The magical, melt-in-your-mouth combination of its sweet, silky centre nestled between two perfectly baked shells is like no other. Simple in structure, yet vastly complex in creation, this is the macaron.

The team at Le fournil Bakery prides itself in selling beautiful handcrafted macarons, and when I discovered that such a simple looking item came from such incredibly arduous process, I knew a behind the scenes look needed to be shared.

Chef Pascale Tétreault is a woman filled with pure, unbridled passion for her craft. When we sat down to discuss the entire process – from concept to creation – she spoke with her special brand of French-English phrases and animated enthusiasm. What follows is the labour of love undertaken by the amazing team at Le fournil each and every week.

To begin to understand the scale of difficultly in creating a macaron let’s first consider the fact that even for a huge macaron company in Montreal, who makes 10-12 batches per day, no two batches turn out the same, EVER.


At it’s most basic level, a macaron is two meringue cookies in which some almond meal and food colouring (Le fournil macarons have natural food colouring) are incorporated, and these two cookies surround the perfect amount of sweet filling.

The first step to it all is creating the meringue – also referred as the appareil (dough) – and achieving the perfect consistency is absolute key! Chef Tétreault explained that the consistency for an appareil depends on a long list of variable factors: The humidity. Is it too high or too low? The ambient temperature. Is it too hot or too cold? The strength of the person or machine is that is combining the mixture. Are they strong or gentle? The eggs. Where they are from and how old they are? Almond meal. How much fat is present in the almond that was used to make this flour and how old is it?

As Chef Tétreault says, “The Macaron is the single most difficult, finicky, annoying thing to make. But we love it.”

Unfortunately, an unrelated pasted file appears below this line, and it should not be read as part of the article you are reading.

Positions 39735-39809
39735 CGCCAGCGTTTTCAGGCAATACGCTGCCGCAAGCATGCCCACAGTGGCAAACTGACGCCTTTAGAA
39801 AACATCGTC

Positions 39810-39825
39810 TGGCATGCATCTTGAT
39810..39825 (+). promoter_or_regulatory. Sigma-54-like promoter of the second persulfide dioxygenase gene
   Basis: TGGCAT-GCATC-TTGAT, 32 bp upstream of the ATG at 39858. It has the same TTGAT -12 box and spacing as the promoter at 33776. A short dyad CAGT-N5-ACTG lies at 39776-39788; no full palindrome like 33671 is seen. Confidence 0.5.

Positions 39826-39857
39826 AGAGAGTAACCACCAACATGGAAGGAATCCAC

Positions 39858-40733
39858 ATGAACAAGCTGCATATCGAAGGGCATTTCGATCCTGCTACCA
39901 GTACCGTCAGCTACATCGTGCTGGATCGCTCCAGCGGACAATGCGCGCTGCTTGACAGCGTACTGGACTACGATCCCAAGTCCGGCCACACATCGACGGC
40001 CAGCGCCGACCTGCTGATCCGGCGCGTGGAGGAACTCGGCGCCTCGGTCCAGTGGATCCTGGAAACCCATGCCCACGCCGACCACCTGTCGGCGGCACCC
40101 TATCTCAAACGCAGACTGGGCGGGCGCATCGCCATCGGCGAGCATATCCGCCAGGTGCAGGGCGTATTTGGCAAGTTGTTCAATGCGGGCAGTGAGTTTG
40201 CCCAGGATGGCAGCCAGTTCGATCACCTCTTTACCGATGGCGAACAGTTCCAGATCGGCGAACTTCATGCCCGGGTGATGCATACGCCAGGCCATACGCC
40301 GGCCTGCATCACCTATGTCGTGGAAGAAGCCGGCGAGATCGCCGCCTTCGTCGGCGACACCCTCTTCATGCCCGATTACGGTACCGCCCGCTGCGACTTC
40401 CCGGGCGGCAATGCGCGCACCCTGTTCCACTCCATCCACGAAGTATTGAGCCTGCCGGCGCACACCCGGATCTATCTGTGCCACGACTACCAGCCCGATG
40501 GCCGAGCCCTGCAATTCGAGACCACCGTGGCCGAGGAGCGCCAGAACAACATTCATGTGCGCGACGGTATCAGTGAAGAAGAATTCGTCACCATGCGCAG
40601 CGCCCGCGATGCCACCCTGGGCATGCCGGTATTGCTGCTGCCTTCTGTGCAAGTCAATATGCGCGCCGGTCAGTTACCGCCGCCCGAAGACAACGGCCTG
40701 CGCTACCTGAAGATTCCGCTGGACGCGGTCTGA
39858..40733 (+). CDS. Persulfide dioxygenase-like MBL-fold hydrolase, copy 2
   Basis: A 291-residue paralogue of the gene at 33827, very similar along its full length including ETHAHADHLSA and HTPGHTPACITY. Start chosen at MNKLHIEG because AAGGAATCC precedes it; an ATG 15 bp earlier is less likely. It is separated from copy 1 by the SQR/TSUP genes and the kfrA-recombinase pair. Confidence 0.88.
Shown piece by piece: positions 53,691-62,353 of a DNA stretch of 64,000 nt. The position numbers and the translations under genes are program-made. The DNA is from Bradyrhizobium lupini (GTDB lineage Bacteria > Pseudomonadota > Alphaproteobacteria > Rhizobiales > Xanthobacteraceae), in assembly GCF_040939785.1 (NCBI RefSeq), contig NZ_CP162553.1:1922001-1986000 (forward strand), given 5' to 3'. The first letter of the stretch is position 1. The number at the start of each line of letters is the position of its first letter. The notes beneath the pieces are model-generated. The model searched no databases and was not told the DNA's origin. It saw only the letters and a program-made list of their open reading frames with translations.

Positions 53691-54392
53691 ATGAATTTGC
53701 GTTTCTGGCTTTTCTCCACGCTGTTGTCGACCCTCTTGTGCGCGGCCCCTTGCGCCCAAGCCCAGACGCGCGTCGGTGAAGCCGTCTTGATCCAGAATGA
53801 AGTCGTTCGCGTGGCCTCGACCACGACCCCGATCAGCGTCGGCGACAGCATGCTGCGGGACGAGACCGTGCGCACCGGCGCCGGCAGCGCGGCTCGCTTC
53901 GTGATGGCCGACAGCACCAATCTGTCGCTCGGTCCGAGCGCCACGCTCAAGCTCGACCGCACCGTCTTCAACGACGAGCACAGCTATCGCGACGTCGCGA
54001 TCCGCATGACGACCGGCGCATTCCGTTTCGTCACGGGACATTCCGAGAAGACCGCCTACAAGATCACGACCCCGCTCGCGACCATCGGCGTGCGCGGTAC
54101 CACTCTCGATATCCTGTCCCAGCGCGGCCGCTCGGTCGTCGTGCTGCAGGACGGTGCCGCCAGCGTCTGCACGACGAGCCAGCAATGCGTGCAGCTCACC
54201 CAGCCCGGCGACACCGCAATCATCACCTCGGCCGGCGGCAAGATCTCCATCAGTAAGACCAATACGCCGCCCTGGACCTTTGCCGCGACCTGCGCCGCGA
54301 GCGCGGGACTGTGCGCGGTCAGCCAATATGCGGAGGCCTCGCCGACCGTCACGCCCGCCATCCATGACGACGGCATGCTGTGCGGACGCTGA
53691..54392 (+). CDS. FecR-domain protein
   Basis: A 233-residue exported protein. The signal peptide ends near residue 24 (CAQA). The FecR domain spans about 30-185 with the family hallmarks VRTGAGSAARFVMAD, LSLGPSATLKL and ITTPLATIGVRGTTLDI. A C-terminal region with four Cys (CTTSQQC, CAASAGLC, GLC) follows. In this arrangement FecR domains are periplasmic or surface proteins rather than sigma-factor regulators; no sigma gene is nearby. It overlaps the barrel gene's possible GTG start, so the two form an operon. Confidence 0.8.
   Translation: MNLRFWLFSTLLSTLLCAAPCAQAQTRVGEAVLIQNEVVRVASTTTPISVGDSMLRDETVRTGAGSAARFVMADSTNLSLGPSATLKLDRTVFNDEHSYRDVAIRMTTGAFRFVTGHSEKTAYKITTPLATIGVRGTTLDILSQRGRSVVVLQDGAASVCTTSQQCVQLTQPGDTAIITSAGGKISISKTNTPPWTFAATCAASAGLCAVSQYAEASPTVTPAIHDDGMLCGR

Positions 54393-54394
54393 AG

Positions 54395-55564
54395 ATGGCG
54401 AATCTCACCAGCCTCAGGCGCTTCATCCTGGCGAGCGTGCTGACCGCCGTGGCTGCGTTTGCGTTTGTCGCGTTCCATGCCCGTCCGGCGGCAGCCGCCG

The next step is give shape to the appareil. “Now, create a template of small circles on your baking sheet and ensure they all the same size. Be extra careful to pipe a consistent amount into each circle; yes, size matters.” Chef Tétreault explains; “ Do not drop too much, or the shell will be too big and under baked; drop too little and the shell will be too small and burn.”

Patience is a virtue along this journey and we must let these circles sit for a bit before we put them into the oven. The amount of time needed depends entirely on the ambient humidity and temperature of the day.

Due to the overall lack of ambient humidity in Alberta, shells are often ready to be put into the oven after fifteen minutes of sitting. Other times, like a rainy day, they can take up to an hour or more. By comparison, if you’re in making macrons in Montreal in the middle of the summer… three hours later, you’ll still be waiting for your shells to set.

But, once they are dry, your little shells are ready to go in the oven.


Now that it’s time time to bake your shells, ensure that your oven has a consistent heat throughout. If not, you will risk having to constantly check on your shells; flipping and moving them around on the pan often leads to burning.